For example, fruit contains natural sugar but also offers hydration, vitamins, minerals, fiber and plant-based compounds. Whole fruit is also lower in calories than other foods and beverages that contain added sugar, such as sweetened fruit juice and desserts. A 2021 meta-analysis published in The Journal of Clinical Endocrinology and Metabolism found that higher intakes of fruit were associated with a lower risk of developing type 2 diabetes.

Yet, natural sugar and added sugar can impact blood sugar, which is a natural response to metabolizing sources of carbohydrates. Thomason notes, “Some foods have naturally occurring sugars, like fruit juice or yogurt. While these foods do not count toward your total added sugar intake each day, they do count toward your carbohydrates per meal and can impact blood sugar levels.”

“Even natural sweeteners like honey, fruit juice and maple syrup still contain sugars that can affect blood sugar levels if over-consumed or not balanced with other macronutrients like protein, fat and high-fiber carbs,” she adds.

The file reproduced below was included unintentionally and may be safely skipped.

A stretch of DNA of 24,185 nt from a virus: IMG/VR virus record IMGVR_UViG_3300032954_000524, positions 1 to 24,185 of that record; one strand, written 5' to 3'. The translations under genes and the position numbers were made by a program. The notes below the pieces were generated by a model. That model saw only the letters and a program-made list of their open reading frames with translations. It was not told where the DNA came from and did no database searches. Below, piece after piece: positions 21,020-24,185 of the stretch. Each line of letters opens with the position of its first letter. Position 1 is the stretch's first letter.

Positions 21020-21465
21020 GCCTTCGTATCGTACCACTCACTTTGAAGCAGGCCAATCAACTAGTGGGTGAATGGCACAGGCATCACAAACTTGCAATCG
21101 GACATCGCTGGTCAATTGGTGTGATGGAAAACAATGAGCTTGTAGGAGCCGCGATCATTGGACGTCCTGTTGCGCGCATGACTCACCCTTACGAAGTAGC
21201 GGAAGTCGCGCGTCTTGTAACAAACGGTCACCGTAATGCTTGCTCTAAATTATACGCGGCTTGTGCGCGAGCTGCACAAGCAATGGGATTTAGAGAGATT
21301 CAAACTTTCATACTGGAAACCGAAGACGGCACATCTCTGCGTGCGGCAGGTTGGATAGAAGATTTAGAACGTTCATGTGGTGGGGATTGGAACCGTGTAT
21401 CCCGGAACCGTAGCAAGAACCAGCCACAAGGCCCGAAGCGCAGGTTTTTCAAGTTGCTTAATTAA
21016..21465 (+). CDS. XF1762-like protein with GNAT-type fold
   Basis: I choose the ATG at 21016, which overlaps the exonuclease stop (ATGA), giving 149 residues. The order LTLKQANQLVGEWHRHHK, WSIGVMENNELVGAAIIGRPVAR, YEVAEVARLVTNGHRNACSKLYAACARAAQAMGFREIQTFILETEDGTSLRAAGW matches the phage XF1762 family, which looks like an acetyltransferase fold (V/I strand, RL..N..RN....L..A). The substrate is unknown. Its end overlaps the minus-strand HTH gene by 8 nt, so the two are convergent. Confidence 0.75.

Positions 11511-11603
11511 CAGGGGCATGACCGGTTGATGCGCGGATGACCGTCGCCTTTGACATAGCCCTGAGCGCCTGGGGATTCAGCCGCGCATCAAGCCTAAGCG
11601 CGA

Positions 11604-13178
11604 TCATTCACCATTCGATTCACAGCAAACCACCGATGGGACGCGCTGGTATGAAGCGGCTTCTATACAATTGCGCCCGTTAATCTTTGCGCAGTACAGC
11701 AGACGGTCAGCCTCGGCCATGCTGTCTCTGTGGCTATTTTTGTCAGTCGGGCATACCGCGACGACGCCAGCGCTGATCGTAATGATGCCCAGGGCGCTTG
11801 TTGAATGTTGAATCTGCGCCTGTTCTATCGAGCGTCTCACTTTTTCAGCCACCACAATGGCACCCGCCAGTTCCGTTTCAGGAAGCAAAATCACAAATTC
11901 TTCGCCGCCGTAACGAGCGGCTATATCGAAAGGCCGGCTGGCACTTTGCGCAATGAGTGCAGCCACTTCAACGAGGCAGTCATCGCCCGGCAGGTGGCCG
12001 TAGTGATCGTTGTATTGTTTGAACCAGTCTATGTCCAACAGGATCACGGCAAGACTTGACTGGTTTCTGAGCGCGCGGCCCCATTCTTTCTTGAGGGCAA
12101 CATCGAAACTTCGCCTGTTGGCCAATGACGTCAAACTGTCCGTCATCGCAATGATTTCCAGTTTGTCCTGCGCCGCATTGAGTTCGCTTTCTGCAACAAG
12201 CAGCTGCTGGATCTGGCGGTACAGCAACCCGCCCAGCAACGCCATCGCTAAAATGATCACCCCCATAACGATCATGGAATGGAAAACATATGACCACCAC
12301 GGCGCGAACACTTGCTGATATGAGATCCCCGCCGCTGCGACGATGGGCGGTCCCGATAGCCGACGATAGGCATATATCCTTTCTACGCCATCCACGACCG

Controversy over whether artificial sweeteners increase diabetes risk or contribute to excess food intake and weight gain has been debated for years. A 2023 meta-analysis published in the International Journal of Obesity (funded by the American Beverage Association) found that people who drank at least two diet beverages per day versus those who drank water and completely avoided artificially sweetened beverages both lost weight and improved health markers. However, the group that drank diet soda lost 3 pounds more. This doesn’t mean that diet soda is superior to water. More likely, this study suggests that people who consume diet beverages are cutting calories elsewhere, contributing to weight loss.

Audrey Koltun, RDN, CDCES, a registered dietitian and certified diabetes care and education specialist in New York, says, “Artificial sweeteners make foods and beverages taste sweet without adding those extra calories that can contribute to weight gain. In moderation, these can be part of a healthy diet. For example, if someone has prediabetes or diabetes, using artificial sweeteners can make someone feel like they are not on a “diet” all the time without increasing blood sugar.”

Other Risk Factors for Diabetes

The ADA’s Standards of Care in Diabetes recommends that all people begin diabetes screenings at age 35. Other risk factors that indicate testing sooner or more frequently include adults with overweight or obesity (BMI 25 kg/m2 or above, or 23 kg/m2 or above in Asian American individuals) who have one or more of the following risk factors: